• convention – съезд, конвенция

  • incentive trip – инсентивная поездка

  • accommodation – размещение

  • catering – общественное питание

  • facilities – оборудование; приспособления; сооружения; средства

  • price elastic/inelastic market – рынок, характеризующийся эластичностью/неэластичностью спроса по ценам

  • multiplier effect – эффект мультипликатора

  • leakage – утечка

  • labour intensive – трудоёмкий

Reading

Read the text, then look through the comprehension exercises and speak on the text.

The Tourist Industry

Tourism has been one of the fastest growing industries in recent years. Indeed, the growth rate of tourism has generally exceeded the growth rate for the worldwide economy.

In spite of the rapid growth, it is not easy to define tourism, and accurate statistics are not easy to obtain. Tourism necessarily involves travel; a tourist is usually defined as a person who is visiting some place other than his usual residence for more than 24 hours, primarily for pleasure or recreation, and frequently to multiple destinations. A tourist is distinguished by the length of his trip from an excursionist, who is away from his usual residence for less than 24 hours, or at most a weekend.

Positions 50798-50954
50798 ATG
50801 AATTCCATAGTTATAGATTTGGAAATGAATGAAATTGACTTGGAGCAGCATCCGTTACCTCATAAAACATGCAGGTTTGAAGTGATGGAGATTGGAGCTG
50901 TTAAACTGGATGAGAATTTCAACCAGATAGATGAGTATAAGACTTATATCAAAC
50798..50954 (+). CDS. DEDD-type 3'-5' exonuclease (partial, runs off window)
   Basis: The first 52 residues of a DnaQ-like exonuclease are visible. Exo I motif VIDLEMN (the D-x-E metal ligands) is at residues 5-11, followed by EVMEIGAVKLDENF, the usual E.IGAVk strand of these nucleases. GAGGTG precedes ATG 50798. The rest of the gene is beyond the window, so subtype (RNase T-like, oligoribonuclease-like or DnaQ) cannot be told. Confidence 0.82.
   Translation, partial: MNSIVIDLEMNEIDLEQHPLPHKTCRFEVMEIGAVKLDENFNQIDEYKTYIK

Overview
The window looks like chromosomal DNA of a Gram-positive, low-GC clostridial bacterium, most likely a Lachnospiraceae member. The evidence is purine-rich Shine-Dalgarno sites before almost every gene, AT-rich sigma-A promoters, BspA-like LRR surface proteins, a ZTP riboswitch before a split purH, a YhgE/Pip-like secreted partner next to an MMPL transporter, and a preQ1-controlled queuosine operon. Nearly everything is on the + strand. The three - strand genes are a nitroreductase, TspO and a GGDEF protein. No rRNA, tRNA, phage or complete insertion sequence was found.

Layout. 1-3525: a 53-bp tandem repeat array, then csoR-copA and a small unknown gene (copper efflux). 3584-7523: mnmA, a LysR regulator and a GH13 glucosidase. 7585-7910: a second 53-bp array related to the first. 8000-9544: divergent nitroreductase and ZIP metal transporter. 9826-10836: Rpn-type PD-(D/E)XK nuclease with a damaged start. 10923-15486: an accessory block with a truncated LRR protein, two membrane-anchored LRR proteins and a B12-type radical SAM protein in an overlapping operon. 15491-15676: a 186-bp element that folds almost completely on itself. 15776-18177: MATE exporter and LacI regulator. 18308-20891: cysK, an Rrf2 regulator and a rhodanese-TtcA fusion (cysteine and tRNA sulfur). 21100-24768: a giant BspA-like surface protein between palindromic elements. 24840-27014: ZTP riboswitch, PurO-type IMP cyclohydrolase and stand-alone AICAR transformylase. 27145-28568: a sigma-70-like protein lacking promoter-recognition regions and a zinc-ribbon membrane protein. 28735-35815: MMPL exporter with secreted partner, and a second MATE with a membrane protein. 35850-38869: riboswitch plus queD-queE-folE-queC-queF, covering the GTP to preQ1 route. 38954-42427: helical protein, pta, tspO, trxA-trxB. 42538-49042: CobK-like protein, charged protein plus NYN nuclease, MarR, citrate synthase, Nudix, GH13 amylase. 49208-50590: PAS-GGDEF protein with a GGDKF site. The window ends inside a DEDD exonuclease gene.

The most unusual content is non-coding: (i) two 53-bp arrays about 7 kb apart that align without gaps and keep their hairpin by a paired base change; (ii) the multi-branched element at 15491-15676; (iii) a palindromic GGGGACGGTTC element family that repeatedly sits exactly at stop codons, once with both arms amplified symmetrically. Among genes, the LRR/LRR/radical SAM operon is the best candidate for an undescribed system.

The question of purpose also must enter into the definition of tourism. Many people travel entirely for the purpose of recreation or pleasure; they are people on holiday. Other people travel for the reasons of health. Other people travel to visit friends or relatives, a reason that has become more important because of increased mobility throughout the world. Still others travel in order to educate themselves because travel is broadening.

All of these people are generally considered tourists since the primary reason for their trips is recreation. Most tourist statistics also include people who are traveling on business. Among them are businessmen and government officials on specific missions, as well as people attending meetings or conventions. Another kind of business travel is the incentive trip. A bonus or reward is given, for example, to a salesman who has exceeded his quota. Many people among those traveling on business often combine pleasure with their work. They also use the same transportation, accommodations, and catering facilities as the holiday tourists. Accommodations refer to hotels or other places where a traveller can find rest and shelter; catering facilities refer to places where a traveller or another member of the public can find food and drink.

Not included in the area of tourism are people who travel someplace in order to take up a job there. This excludes from tourism the migrants. Students who travel to another region or country where they are enrolled in a regular school are also not included in tourist statistics.